New homes for needy are first of many in San Francisco 

Mayor Ed Lee and other city officials joined developers and homeless advocates Monday at a ceremony marking what Lee promised would be the first of many affordable-housing developments for the homeless and poor in The City.

The eight-story, 120-unit apartment building at Folsom and Essex streets, one of the first affordable-housing developments in the South of Market redevelopment area where the new Transbay Transit Center will be built, is expected to be completed in September 2013.

Once opened, it will provide studios and one-bedroom apartments for the homeless,  as well as counseling and supportive services.

“Ensuring affordable housing in this neighborhood is a top priority,” district Supervisor Jane Kim said.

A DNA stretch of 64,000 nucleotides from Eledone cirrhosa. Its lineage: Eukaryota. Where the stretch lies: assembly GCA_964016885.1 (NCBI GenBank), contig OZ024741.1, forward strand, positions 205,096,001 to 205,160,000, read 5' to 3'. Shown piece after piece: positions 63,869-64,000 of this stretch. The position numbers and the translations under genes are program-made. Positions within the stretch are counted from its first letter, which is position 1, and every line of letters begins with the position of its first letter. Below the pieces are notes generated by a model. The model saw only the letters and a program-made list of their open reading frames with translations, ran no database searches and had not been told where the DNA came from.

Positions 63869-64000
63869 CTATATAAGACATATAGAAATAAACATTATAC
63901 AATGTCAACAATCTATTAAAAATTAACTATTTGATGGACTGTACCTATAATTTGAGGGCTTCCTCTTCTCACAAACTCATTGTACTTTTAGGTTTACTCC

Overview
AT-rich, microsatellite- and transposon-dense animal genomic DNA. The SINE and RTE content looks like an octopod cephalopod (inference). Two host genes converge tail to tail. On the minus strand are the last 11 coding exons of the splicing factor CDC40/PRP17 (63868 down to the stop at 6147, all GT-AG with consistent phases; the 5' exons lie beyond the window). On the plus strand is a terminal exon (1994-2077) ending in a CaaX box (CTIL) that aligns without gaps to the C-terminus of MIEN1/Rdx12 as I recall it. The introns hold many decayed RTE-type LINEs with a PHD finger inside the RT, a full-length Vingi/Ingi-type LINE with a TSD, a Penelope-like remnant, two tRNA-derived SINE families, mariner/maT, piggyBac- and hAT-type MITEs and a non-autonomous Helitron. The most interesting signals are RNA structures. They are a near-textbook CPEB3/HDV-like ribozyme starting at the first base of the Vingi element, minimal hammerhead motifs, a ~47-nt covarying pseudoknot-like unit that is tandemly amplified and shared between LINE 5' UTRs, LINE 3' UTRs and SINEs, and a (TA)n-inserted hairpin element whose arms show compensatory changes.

Rich Gross of project investors Enterprise Community Partners noted the impediments to getting such a development done.

“Affordable housing is very difficult to do in California, and getting more difficult,” Gross said, citing tax and property management issues, among others.

The complex is named for Rene Cazenave, a longtime San Francisco affordable-housing advocate who died in 2010. Cazenave’s friend Calvin Welch credited Lee for trying to bring together the public and private sector to fill the gap left by California’s elimination of redevelopment agencies statewide.

“Confronted by a nihilist, antisocial philosophy that says we cannot afford health care, public education and affordable housing for the broad majority of our fellows, both national and state governments have withdrawn their support for affordable housing,” Welch said.

Lee called the project “transformative,” noting that The City has a plan to build at least 3,000 units of affordable housing in the next 10 years.

“This project … gets us to about 1,977 of that commitment,” Lee said. “And we still have to move forward.”

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